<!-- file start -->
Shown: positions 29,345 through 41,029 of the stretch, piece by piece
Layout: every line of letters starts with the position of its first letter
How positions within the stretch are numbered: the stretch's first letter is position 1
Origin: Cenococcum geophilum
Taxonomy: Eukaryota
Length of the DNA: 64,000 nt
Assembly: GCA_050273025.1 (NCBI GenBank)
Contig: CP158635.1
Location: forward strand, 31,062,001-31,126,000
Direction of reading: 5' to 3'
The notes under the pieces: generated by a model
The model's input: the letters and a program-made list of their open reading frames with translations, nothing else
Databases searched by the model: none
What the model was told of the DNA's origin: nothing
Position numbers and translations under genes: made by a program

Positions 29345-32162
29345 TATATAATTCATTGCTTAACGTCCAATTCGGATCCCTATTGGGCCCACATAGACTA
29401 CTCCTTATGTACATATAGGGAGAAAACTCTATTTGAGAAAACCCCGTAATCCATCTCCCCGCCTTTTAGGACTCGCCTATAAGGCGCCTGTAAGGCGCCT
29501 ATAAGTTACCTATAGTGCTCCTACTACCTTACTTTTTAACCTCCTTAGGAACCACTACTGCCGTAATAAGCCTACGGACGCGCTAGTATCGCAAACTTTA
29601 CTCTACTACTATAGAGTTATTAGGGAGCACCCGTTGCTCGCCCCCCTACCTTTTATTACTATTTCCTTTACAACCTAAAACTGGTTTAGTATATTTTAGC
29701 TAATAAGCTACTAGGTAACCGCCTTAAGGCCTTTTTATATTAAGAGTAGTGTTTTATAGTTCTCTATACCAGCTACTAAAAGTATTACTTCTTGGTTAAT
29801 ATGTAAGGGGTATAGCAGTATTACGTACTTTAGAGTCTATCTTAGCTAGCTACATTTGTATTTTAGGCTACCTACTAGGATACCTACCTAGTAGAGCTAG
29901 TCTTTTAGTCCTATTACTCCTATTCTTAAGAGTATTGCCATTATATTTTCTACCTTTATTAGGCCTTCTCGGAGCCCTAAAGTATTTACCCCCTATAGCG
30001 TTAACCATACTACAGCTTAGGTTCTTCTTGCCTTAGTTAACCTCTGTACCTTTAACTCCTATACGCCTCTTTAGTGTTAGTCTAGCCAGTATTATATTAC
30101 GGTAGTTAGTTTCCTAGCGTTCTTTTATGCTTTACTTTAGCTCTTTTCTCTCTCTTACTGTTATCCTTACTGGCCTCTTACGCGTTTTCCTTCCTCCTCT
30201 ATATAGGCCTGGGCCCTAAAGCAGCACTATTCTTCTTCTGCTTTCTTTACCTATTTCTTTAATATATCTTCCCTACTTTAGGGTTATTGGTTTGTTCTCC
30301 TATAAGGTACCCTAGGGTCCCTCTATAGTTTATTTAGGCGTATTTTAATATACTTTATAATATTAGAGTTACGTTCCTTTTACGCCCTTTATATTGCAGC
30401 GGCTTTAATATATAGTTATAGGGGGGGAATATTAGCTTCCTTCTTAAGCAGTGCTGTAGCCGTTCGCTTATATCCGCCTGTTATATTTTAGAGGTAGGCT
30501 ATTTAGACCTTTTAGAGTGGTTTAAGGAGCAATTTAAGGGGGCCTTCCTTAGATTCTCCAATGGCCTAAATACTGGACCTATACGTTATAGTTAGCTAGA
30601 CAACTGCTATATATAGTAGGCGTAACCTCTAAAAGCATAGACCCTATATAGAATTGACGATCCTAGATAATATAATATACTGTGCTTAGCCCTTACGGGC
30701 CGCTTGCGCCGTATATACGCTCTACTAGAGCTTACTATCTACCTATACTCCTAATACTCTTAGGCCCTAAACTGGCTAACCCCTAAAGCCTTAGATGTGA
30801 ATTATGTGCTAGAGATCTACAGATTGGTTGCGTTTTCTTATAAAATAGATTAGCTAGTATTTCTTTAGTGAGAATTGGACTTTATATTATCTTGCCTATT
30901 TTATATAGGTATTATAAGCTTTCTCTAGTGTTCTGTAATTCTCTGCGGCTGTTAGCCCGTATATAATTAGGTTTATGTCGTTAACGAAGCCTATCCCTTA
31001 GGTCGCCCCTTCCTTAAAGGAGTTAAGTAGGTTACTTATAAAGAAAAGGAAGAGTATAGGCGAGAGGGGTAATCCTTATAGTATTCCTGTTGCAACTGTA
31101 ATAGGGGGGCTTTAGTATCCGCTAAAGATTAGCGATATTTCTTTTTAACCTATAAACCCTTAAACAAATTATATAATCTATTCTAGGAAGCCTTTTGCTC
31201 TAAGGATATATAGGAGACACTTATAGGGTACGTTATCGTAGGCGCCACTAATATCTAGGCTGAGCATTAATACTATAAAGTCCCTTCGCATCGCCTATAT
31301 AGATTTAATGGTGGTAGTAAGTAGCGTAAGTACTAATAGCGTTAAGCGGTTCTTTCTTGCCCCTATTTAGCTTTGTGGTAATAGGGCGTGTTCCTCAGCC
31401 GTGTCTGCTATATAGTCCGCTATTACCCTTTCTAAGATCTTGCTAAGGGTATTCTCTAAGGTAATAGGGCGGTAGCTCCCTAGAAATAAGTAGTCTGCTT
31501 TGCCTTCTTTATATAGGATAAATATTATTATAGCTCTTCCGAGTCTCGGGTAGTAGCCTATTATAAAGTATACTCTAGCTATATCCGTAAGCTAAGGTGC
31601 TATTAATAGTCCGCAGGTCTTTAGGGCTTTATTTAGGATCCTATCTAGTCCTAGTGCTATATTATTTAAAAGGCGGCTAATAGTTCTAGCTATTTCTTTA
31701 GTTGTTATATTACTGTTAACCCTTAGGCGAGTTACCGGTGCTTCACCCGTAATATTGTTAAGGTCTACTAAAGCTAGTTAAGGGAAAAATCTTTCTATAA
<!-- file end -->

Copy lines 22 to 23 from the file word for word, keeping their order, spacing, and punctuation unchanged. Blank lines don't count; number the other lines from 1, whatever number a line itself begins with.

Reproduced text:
29801 ATGTAAGGGGTATAGCAGTATTACGTACTTTAGAGTCTATCTTAGCTAGCTACATTTGTATTTTAGGCTACCTACTAGGATACCTACCTAGTAGAGCTAG
29901 TCTTTTAGTCCTATTACTCCTATTCTTAAGAGTATTGCCATTATATTTTCTACCTTTATTAGGCCTTCTCGGAGCCCTAAAGTATTTACCCCCTATAGCG